I talk to as many people as I can who have a similar dog or who know anything about the dog. If the history of the dog cannot be known or uncovered to any degree, I usually will not get the dog. Too many people and dogs get hurt that way.
I don't have to know everything about the dog, but I have to know a lot. When you bring a dog into a home, or a hospice unit or a book store crowded with people, you have to know people can do anything to that dog and it will be okay.
Two weeks ago, a man at a book reading accidentally ran his wheelchair over Red's tail. Red let a short yelp, backed away, and then came over to put his head on the distraught man's knee, tail wagging. That is the kind of dog I want to have. You don't get that kind of dog by putting a blindfold on and tossing a dart on a wall.
My dogs go everywhere, most are therapy dogs doing sensitive hospice or other kinds of therapy work. I cannot and will not risk harming or frightening any of these people, there is simply no tolerance for mistakes in that work, so I need to have some reason to believe the dog's temperament is sound. And no dog of mine will ever again harm the face of a child. Those are my values.
The idea that a dog of mine might harm a child or bite the hand or face of an elderly person in assisted care is absolutely horrifying for me. I will do everything I can to make certain that never happens.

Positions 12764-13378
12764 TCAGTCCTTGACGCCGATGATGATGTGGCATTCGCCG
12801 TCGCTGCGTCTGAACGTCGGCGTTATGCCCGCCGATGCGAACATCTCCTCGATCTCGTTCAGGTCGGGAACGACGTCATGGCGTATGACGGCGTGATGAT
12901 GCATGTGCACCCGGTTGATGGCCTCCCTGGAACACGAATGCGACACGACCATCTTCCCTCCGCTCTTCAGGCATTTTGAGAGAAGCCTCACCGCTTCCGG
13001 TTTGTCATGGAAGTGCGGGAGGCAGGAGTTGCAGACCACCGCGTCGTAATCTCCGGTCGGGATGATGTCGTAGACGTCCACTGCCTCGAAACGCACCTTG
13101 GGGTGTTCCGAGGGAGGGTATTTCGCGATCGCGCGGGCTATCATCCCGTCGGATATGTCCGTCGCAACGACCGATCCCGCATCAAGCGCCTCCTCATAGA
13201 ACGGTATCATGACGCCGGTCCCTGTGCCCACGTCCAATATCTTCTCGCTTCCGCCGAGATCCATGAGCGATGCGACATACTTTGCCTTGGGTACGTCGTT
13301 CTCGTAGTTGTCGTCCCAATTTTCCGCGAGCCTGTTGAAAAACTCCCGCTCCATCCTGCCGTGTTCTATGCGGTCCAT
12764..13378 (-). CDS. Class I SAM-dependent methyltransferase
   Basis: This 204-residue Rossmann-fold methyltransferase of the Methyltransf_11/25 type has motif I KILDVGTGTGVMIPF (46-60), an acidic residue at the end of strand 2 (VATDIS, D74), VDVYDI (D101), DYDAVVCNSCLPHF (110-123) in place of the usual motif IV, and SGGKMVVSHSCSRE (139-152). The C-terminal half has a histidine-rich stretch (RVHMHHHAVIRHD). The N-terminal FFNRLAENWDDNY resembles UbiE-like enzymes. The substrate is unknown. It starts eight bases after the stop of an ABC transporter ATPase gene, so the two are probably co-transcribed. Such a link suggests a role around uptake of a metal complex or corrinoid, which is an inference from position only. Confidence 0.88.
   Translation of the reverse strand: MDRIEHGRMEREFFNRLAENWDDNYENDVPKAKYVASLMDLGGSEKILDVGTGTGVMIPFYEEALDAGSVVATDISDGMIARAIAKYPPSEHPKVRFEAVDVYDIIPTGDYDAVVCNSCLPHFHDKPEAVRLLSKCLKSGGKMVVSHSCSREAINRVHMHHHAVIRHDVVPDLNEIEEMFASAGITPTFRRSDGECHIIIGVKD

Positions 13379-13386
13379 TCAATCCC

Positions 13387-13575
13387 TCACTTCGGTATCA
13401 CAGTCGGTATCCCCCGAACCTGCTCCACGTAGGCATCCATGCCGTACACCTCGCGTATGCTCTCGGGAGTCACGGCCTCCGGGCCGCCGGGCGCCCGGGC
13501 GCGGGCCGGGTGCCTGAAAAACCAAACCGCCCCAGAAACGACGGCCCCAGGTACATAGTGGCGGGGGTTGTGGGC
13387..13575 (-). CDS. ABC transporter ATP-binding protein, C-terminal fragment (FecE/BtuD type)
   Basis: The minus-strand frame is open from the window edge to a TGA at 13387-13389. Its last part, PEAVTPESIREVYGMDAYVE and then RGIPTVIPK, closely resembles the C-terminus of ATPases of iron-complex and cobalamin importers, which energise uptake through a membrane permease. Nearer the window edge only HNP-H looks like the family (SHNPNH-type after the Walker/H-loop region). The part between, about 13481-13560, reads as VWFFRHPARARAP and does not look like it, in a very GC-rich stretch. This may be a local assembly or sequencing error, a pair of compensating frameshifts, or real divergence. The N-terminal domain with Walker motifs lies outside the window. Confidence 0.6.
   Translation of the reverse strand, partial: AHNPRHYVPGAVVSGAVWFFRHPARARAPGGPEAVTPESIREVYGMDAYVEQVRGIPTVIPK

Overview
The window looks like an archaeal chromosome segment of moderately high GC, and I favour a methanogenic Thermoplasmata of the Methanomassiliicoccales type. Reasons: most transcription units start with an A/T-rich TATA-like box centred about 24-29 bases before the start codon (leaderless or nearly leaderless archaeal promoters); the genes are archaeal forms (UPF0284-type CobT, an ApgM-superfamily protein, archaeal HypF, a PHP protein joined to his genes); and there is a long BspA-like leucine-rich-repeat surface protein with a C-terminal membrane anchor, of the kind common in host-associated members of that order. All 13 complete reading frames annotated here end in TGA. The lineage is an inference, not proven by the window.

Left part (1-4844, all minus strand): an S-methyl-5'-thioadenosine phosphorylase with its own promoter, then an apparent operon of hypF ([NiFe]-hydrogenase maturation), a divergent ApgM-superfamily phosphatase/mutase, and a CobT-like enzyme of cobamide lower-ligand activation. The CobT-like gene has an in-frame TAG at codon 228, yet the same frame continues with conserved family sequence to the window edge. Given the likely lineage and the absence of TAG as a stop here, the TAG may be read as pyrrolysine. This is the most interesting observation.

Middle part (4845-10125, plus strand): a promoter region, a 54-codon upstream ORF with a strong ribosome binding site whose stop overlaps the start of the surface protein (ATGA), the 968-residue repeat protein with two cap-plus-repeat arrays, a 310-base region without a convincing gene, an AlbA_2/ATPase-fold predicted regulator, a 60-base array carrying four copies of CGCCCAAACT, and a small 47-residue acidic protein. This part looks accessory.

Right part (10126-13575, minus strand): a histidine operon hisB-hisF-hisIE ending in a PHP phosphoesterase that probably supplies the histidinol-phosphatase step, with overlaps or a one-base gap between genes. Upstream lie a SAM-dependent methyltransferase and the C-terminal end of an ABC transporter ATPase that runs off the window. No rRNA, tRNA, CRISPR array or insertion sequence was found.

Rescuing a dog is a wonderful thing, and I've done it a lot, but my primary moral obligation when getting a dog is not rescuing one but doing the right thing, and taking the time and trouble to make certain we did everything we could to get the dog that was right for us, that we will keep and love and cared for.
If I can rescue a dog, too, great. But it's one factor, not the only one.
Taking away our choices is not only lazy, it can be harmful, most often to the dog, and the people who own him.
Bringing a living thing into my home for years is a sacred responsibility. I will do it in the right way for me.
I have been focusing on Boston Terrier rescue pages and websites for some months and have not found the dog that I believe is right for me and my farm. I have not found such a dog on breeder pages either. I am in no rush. My vet was the matchmaker, and vets are good matchmakers.
If Leroy is not the dog, I will keep looking. Cute is great, it is not enough. Every dog we adopt, rescue, buy, needs a home, no matter where it comes from.